Transparency International vice chairperson Rueben Lifuka says societies are partly to blame for the escalating levels of corruption because they elect people with well known corruption backgrounds to leadership positions.
And Lifuka, who is also Transparency International Zambia chapter president, says there are unprecedented levels of impunity for corruption which compromises the efficacy of investigations.
Lifuka was speaking at the 2019 Anti Corruption Conference organized by Trinidad and Tobago Transparency Institute in Port of Spain, on March 21, 2019 at Hilton Trinidad Hotel.
“In recent times and in many parts of the world, we are witnessing a worrying phenomenon. Corruption continues to flourish uninhibited with no voices of protest raised against it. We the members of society in fact have come to accept corruption as an evil that will always be with us and very little can be done to eliminate it. It is my contention that the greatest tragedythat we face in our countries today, is not the high levels of corruption, the tragedy lies in the indifference that we the people have towards corruption. We have normalized corruption and we go further and rationalize it- we find good reasons to exonerate those accused of corruption. In fact, the corrupt are not without a huge legion of supporters and beneficiaries of their ill gotten wealth. Those who speak or act against the corrupt, are labelled to be political or tribal. At times we have seen heads of government institutions, vilified simply for doing their job,” Lifuka said.
“The corrupt live among us, we know them and at times we even elect them into positions of power. This is the reality of the world we live in. It is quite amazing to observe those instances when society elects persons with well known corruption background and yet we expect them to undergo some form of metanoia and repent from their ways when given the levers of power. Talk about asking fish to fry itself. We as society are at times equally to blame for the corruption taking place in our communities.”
He noted, however, that sometimes society took a back seat out of frustration with lack of progress in the fight against corruption.
“Admittedly, at times society takes a back seat out of frustration with the lack of progress in the fight against corruption. It is frustrating to note how corruption cases involving high profile persons in society drag on for years before getting to any conclusion and yet the law enforcement agencies and the courts of law act expeditiously on cases involving the small fish. A number of our chapters conduct Bribe Payers Index survey which examine people’s experiences with corruption and one question whose answers are disheartening relates to whether people who have experienced acts of bribery have reported these to the relevant authorities and the answer is NO- we have no faith that these agencies will do anything about it,” Lifuka said.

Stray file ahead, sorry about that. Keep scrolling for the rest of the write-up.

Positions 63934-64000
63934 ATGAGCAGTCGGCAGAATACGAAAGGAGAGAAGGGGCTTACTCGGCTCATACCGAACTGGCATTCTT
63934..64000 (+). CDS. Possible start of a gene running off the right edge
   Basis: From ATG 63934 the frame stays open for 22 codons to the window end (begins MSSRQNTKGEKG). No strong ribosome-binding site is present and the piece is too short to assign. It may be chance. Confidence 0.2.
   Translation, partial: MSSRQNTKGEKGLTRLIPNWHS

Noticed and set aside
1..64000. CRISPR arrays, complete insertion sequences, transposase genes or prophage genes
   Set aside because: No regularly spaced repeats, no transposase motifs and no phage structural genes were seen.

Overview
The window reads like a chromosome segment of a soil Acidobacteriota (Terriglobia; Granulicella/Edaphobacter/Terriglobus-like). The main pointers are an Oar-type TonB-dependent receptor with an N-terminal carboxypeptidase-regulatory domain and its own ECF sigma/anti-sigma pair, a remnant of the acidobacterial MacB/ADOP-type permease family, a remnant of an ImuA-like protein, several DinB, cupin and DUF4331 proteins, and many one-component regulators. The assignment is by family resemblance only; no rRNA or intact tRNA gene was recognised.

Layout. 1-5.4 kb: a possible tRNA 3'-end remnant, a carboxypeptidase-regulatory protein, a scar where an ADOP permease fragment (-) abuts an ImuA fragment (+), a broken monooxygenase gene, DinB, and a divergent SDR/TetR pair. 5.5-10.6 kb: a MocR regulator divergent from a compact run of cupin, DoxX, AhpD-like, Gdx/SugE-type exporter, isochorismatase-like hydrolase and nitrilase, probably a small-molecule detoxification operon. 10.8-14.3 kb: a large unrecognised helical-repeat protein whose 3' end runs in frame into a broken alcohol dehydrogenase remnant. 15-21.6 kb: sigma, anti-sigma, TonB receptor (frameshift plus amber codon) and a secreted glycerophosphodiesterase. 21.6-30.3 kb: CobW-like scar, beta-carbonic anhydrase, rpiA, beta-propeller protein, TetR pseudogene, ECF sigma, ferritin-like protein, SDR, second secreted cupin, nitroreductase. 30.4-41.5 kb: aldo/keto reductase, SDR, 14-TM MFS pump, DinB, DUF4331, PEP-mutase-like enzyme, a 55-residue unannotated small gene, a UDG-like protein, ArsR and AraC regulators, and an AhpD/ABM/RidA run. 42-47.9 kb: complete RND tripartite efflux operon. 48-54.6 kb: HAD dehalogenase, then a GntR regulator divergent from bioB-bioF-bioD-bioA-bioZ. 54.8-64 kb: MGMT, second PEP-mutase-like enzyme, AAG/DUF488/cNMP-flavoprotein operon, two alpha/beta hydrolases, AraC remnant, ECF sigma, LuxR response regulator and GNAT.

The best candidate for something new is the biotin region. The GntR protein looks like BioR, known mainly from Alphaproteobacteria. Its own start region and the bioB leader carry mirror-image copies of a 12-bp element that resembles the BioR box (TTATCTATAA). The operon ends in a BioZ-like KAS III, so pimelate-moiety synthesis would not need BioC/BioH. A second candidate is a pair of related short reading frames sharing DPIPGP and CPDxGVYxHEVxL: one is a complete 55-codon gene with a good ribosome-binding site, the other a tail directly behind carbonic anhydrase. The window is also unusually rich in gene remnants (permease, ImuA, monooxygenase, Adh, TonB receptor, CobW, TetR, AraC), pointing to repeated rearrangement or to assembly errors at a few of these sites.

And Lifuka said there were unprecedented levels of impunity for corruption which compromises the efficacy of investigations.
“High levels of corruption are now accompanied by unprecedented rise in impunity for corruption. In Transparency International, we consider impunity as getting away with bending of the law, beating the system or escaping punishment. Impunity is anathema to the fight against corruption. Due to impunity, the corrupt have lost all manner of fear for public resources and property, the corrupt do not fear the consequences of the law – because through their corrupt deeds, they can circumvent all authorities including the courts of law. It is this culture of impunity that has provided a fertile ground for new forms of corruption – some which violates human rights and threatens peace. Impunity makes the corrupt bold and quite often, the corrupt fight back. The reality that has to be faced is that with the rising impunity, the corrupt threaten, harass and at times harm anti corruption activists, investigative journalists, law enforcement officers and all other authorities,” he said.
“Impunity for corruption compromises the efficacy of investigations and prosecutions of allegations of corruption, particularly those involving persons who are politically connected. Impunity may equally compromise the independence of the judicial system when allowed to prevail. Impunity gives rise to state capture as seen in South Africa where the three Gupta brothers from India, who settled in that country, utilized their relationship with former President Jacob Zuma to literally milk the country of its wealth. The Guptas went to the extent of identifying persons to be appointed to Cabinet. This impunity is aptly captured in Robin Renwick’s book – “How to Steal a Country.” That is what immunity can do- it can lead to not only loss of public resources but a country as well. What was happening in South Africa during President Zuma’s reign reminded me of the infamous statement of Oscar Raymundo Benavides- a Field Marshal and former President of Chile, who once quipped -“For my friends everything; for my enemies, the law.”In order to successfully crackdown on corruption, we should equally tackle the rising impunity.”